Epidemiological and immunological studies of HIV seropositive patients infected with Cryptosporidium at Kuala Lumpur Hospital, Malaysia

Mohamed Kamel Abdul Ghani, Sugathathissa, A. Norazah, H. Lokman, A. Nasuruddin, L. Christopher

Research output: Contribution to journalArticle

Abstract

Objective: A study of HIV seropositive patients infected with Cryptosporidium was conducted at the Kuala Lumpur Hospital between August 1996-January 1997 to ascertain their epidemiological and immunological relationship. Design: 100 HIV seropositive patients were recruited for this study and they were classified to their clinical status using CDC classification system. They were also divided into 3 groups by their CD4 lymphocyte percentage; CD4 < 14%, 14%-28% and ≥ 29%. Materials and Methods: Patients were required to submit a Fresh stool sample which was then fixed in 10% formalin and concentrated using the formalin-ether technique from which air dried thin smears were stained with flourescein-labelled monoclonal, Crypto-cel IF Test® (and auramine phenol to detect the presence of Cryptosporidium oocysts. Results: The results showed that 9% of the patients screened, were found to be excreting Cryptosporidium oocysts using the flourescein-labelled monoclonal Crypta-cel IF test and auramine phenol staining. All 9 cases were identified among patients from 30-39 years of age. Five (11.4%) of them were AIDS patients, 3 (7.9%) were symptomatic and one (5.6%) was asymptomatic. It was also noted that patients with CD4 cell counts < 14% formed the majority of those infected with Cryptosporidium; 15.4% of the patients with CD4 cell counts < 14% were infected with Cryptosporidium, whereas only 6% of those with CD4 cell counts of 14-28% were infected. None of the patients with CD4 cell counts ≥ 29% had Cryptosporidium in their stool samples. Conclusion: HIV seropositive patients are at risk of Cryptosporidium infection especially those whose immunological status are very poor. Although not statistically significant, patients with CD4 cell counts < 14% were more commonly infected with Cryptosporidium than patients with CD4 cell counts > 29%. Because of the increasing importance of these coccidian organisms as enteric pathogen in AIDS patients, screening for Cryptosporidium should be routinely performed on patients with depressed CD4 cell counts or with diarrhoeic disease.

Original languageEnglish
Pages (from-to)207-210
Number of pages4
JournalInternational Medical Journal
Volume6
Issue number3
Publication statusPublished - 1999

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Cryptosporidium
Malaysia
Epidemiologic Studies
HIV
Centers for Disease Control and Prevention (U.S.)
CD4 Lymphocyte Count
Acquired Immunodeficiency Syndrome
Lymphocytes

Keywords

  • Cryptosporidium
  • HIV seropositive
  • Immunity
  • Malaysia

ASJC Scopus subject areas

  • Medicine(all)

Cite this

Epidemiological and immunological studies of HIV seropositive patients infected with Cryptosporidium at Kuala Lumpur Hospital, Malaysia. / Abdul Ghani, Mohamed Kamel; Sugathathissa; Norazah, A.; Lokman, H.; Nasuruddin, A.; Christopher, L.

In: International Medical Journal, Vol. 6, No. 3, 1999, p. 207-210.

Research output: Contribution to journalArticle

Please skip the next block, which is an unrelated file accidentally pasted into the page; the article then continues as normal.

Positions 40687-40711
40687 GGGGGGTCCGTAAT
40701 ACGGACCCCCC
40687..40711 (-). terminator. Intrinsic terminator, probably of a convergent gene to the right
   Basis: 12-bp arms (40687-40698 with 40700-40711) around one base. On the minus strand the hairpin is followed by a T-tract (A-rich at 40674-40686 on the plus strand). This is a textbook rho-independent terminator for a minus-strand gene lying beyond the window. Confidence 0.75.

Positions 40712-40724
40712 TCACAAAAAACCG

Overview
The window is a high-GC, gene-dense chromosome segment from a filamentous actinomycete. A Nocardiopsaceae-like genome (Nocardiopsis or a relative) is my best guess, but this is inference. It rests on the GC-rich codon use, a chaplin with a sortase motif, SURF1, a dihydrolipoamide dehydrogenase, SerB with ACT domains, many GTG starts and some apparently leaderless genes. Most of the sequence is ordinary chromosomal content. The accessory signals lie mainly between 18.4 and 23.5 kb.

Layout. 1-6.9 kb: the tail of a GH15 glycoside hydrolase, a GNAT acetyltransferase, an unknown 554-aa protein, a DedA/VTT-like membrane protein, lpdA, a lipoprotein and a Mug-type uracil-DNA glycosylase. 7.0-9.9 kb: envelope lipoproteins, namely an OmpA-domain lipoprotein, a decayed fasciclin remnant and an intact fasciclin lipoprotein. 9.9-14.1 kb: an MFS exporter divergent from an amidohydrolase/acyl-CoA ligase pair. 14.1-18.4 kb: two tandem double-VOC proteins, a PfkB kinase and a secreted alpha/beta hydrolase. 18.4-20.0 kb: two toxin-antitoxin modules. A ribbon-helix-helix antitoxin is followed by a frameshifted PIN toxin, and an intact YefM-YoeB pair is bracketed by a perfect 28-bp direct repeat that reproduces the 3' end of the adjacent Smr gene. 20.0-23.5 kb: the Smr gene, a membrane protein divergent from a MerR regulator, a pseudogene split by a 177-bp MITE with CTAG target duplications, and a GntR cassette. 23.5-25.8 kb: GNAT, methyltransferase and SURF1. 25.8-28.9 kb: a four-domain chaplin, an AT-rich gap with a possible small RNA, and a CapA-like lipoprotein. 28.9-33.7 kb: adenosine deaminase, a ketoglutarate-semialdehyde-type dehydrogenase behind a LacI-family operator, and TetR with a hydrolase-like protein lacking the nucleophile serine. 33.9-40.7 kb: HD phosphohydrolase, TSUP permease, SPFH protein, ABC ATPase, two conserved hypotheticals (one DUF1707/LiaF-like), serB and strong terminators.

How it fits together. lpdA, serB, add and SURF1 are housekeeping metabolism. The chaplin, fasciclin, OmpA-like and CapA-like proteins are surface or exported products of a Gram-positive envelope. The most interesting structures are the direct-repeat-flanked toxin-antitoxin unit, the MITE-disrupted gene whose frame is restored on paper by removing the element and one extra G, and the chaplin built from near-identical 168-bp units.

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abstract = "Objective: A study of HIV seropositive patients infected with Cryptosporidium was conducted at the Kuala Lumpur Hospital between August 1996-January 1997 to ascertain their epidemiological and immunological relationship. Design: 100 HIV seropositive patients were recruited for this study and they were classified to their clinical status using CDC classification system. They were also divided into 3 groups by their CD4 lymphocyte percentage; CD4 < 14{\%}, 14{\%}-28{\%} and ≥ 29{\%}. Materials and Methods: Patients were required to submit a Fresh stool sample which was then fixed in 10{\%} formalin and concentrated using the formalin-ether technique from which air dried thin smears were stained with flourescein-labelled monoclonal, Crypto-cel IF Test{\circledR} (and auramine phenol to detect the presence of Cryptosporidium oocysts. Results: The results showed that 9{\%} of the patients screened, were found to be excreting Cryptosporidium oocysts using the flourescein-labelled monoclonal Crypta-cel IF test and auramine phenol staining. All 9 cases were identified among patients from 30-39 years of age. Five (11.4{\%}) of them were AIDS patients, 3 (7.9{\%}) were symptomatic and one (5.6{\%}) was asymptomatic. It was also noted that patients with CD4 cell counts < 14{\%} formed the majority of those infected with Cryptosporidium; 15.4{\%} of the patients with CD4 cell counts < 14{\%} were infected with Cryptosporidium, whereas only 6{\%} of those with CD4 cell counts of 14-28{\%} were infected. None of the patients with CD4 cell counts ≥ 29{\%} had Cryptosporidium in their stool samples. Conclusion: HIV seropositive patients are at risk of Cryptosporidium infection especially those whose immunological status are very poor. Although not statistically significant, patients with CD4 cell counts < 14{\%} were more commonly infected with Cryptosporidium than patients with CD4 cell counts > 29{\%}. Because of the increasing importance of these coccidian organisms as enteric pathogen in AIDS patients, screening for Cryptosporidium should be routinely performed on patients with depressed CD4 cell counts or with diarrhoeic disease.",